Konrad called Citigroup's wind-down of non-core assets "fairly impressive," and said that "since establishing the split between Citicorp and Citi Holdings, the latter has reduced assets from $808 billion to $191 billion currently."
Deployment of excess capital is an important theme for long-term investors in Citigroup. Following the Federal Reserve's annual round of large-bank stress tests during the first quarter of 2013, Konrad expects the company to be approved to raise its quarterly dividend from a penny a share to 25 cents, and also to buy back "approximately $4.5 billion" worth of common shares.
Konrad also likes Citigroup's prospects to take more business from international competitors. "Given the capital constraints and limited flexibility for dollar funding, many European banks have backed away from global finance opportunities, as they have significantly scaled back their trade finance operations. However, for Citi, global payments and trade finance is at the cornerstone of its corporate strategy. As a result, Citi has picked up meaningful market share in this segment, which we expect to continue over the next few years."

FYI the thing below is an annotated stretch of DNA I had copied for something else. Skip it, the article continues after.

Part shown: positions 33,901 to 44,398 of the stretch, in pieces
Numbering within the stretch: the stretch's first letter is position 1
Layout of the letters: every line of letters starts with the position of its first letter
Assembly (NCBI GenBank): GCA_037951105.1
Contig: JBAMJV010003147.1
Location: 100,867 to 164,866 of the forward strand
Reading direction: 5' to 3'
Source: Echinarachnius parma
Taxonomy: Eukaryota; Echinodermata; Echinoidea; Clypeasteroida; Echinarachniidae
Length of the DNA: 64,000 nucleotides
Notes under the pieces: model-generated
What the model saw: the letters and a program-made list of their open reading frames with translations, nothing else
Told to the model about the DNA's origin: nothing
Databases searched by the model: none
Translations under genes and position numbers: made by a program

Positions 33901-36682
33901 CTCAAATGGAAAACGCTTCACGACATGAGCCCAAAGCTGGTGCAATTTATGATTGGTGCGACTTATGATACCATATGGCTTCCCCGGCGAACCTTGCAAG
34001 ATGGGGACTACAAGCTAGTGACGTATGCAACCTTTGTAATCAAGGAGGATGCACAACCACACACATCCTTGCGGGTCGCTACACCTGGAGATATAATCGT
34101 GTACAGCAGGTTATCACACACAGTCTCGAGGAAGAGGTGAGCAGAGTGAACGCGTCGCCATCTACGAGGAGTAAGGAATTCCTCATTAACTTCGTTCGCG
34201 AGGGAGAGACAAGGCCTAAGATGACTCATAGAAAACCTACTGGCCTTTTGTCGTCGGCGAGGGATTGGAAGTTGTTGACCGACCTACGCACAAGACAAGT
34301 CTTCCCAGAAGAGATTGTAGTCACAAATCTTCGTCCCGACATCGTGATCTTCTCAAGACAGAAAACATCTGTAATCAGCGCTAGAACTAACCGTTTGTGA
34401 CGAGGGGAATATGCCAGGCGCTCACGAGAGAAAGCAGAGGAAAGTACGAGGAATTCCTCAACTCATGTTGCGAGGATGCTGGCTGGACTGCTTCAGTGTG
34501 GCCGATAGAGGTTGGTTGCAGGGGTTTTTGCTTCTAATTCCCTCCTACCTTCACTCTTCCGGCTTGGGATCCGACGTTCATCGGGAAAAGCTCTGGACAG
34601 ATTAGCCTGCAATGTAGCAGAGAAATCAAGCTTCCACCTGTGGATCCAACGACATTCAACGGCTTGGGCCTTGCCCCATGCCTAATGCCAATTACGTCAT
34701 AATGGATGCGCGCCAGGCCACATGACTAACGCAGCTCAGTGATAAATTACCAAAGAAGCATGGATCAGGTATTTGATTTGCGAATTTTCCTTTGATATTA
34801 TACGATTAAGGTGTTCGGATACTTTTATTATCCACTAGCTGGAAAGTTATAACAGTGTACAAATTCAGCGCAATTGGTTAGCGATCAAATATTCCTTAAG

Email. Follow @PhilipvanDoorn
Select the service that is right for you!COMPARE ALL SERVICES
- $2.5+ million portfolio
- Large-cap and dividend focus
- Intraday trade alerts from Cramer
- Weekly roundups
Access the tool that DOMINATES the Russell 2000 and the S&P 500.
- Buy, hold, or sell recommendations for over 4,300 stocks
- Unlimited research reports on your favorite stocks
- A custom stock screener
- Upgrade/downgrade alerts
- Diversified model portfolio of dividend stocks
- Alerts when market news affect the portfolio
- Bi-weekly updates with exact steps to take - BUY, HOLD, SELL
- Real Money + Doug Kass Plus 15 more Wall Street Pros
- Intraday commentary & news
- Ultra-actionable trading ideas
- 100+ monthly options trading ideas
- Actionable options commentary & news
- Real-time trading community
- Options TV